Tuckerton-Little Egg Harbor Leader

Tuckerton Beach Grille, ‘Reinventing’ Post-Sandy, Adds Sushi Chef

By MARIA SCANDALE | Dec 07, 2018
Photo by: Jack Reynolds

Tuckerton Beach Grille has added sushi to its menu, employing a chef from the fire-destroyed Caffrey’s in Forked River. Chef Jose Vargas is attracting customers who say they knew of his talent at sushi from his last place of employment.

He chops and assembles with more than 20 years experience. The restaurant patrons are excited about the fresh new choices available Wednesday through Monday.

Twenty-two kinds of sushi rolls, plus sushi entrees and appetizers, are attracting attention at the restaurant on the bay at 1000 South Green St.

The addition of Vargas is an outreach by Tuckerton Beach Grille to continue an upswing after Superstorm Sandy. Some history is vital as background here, because resourcefulness has worked for owner/chef Romeo Robles many times before. His talent was brought from Oaxaca, Mexico to great kitchens in Chicago, and later on Long Beach Island.

Robles’ former Beach Haven restaurant, Romeo’s, stood out as a top destination starting in 1987 for such delights as duck a l’orange, roasted to perfection and glazed with a tangy orange sauce and set aflame with grand marnier. It’s one of a variety of entrees now served in Tuckerton.

He previously made a name for himself at Gus & Whitey’s, which became the up-to-1,000-dinners-a-night Port ’O Call (now Tucker’s) in Beach Haven. No one else made snapper soup from scratch like he did, starting with the turtle carcasses and finishing the spiced broth with five gallons of sherry wine and some tabasco.

Alas, that talent cannot be tasted today. “It’s illegal now; they don’t want to kill the turtles,” he remarked. “But people used to buy gallons of it at the shore to take home.”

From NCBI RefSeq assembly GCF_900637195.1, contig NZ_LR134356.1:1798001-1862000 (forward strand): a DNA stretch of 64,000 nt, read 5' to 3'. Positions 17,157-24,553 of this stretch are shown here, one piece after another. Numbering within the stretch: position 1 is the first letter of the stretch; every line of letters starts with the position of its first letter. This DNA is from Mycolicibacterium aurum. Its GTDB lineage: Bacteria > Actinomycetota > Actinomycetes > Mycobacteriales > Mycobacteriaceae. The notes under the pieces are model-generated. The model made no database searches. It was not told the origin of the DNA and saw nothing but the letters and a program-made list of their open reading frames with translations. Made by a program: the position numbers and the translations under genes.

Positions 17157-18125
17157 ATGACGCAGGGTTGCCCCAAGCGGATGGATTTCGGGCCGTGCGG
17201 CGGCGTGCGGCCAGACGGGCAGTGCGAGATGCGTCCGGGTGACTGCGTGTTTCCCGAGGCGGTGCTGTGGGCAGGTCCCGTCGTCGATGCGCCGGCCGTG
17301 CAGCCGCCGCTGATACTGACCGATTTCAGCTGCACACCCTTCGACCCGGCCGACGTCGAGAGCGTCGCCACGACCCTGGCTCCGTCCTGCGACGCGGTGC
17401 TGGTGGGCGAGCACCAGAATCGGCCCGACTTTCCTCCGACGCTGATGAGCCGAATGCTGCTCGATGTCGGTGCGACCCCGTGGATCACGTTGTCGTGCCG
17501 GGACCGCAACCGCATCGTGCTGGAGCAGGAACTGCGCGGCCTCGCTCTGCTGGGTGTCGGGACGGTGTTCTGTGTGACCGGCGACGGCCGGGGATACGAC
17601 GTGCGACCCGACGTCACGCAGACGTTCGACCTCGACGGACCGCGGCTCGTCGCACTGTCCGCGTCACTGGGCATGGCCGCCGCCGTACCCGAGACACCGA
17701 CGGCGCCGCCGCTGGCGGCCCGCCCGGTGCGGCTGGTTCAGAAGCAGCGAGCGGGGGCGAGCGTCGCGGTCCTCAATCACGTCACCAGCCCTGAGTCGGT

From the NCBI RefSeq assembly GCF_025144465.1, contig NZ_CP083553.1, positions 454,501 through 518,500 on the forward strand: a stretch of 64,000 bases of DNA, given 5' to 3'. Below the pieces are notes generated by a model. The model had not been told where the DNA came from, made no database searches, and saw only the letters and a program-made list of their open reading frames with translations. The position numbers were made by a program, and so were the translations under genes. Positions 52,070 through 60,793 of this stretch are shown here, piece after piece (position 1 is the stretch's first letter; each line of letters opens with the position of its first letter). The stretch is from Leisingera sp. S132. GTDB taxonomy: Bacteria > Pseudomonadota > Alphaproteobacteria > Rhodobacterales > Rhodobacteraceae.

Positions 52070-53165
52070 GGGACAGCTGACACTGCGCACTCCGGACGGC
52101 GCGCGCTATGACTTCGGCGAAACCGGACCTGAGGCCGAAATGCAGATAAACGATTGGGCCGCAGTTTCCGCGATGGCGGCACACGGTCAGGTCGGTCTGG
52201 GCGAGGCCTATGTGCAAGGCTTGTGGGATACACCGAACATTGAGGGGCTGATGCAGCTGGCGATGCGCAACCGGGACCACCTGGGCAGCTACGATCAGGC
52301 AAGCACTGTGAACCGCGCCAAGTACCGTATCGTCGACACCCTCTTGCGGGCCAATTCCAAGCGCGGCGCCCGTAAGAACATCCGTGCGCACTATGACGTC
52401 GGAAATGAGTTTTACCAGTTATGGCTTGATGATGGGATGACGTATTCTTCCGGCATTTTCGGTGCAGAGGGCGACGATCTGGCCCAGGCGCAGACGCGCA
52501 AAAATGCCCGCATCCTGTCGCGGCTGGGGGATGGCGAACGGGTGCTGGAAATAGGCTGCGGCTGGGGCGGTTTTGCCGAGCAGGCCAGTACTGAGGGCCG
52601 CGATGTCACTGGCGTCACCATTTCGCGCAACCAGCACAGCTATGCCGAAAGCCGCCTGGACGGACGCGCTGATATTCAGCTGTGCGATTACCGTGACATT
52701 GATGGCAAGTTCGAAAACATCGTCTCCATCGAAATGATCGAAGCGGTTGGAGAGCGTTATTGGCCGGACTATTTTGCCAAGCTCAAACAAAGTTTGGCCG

In 2006 he sold Romeo’s, which was a summer-only business yet in an upscale vacation resort where people had more money to spend.

“I always wanted a year-round business with a liquor license,” he recalls about that decision.

Superstorm Sandy stormed up the bayside in 2012, evacuating many of the Tuckerton Beach Grille customer neighbors for the long-term. Some are still trying to finance rebuilding homes, or have just recently gotten back into post-storm raised homes.

Tuckerton Beach Grille had a million dollars in damage. Insurance did not cover it all, so rebuilding was an exercise in determination.

“It was a challenge,” Robles characterized.

The remodeled outcome was this: to the left of the traditional front dining room with fireplace and Saturday piano player, is a tavern-like bar that gained eight flat-screen TVs and a modern wall-unit fireplace. For the busiest months, Robles expanded that bar into an additional room to double the casual seating space, adding a dance floor. Through doors to the right, a 100-seat banquet room adjoins. From an outdoor patio, you can see the distant Atlantic City skyline beyond Great Bay.

On past the bars is the home of the new sushi chef.

In a beachy-styled, multi-season enclosed patio called Tuck’d Away, Vargas has the stainless steel-and-glass showcase for his sushi creations. They are made there, but in the winter, customers can eat them in the toasty-warm bar area or the dining room.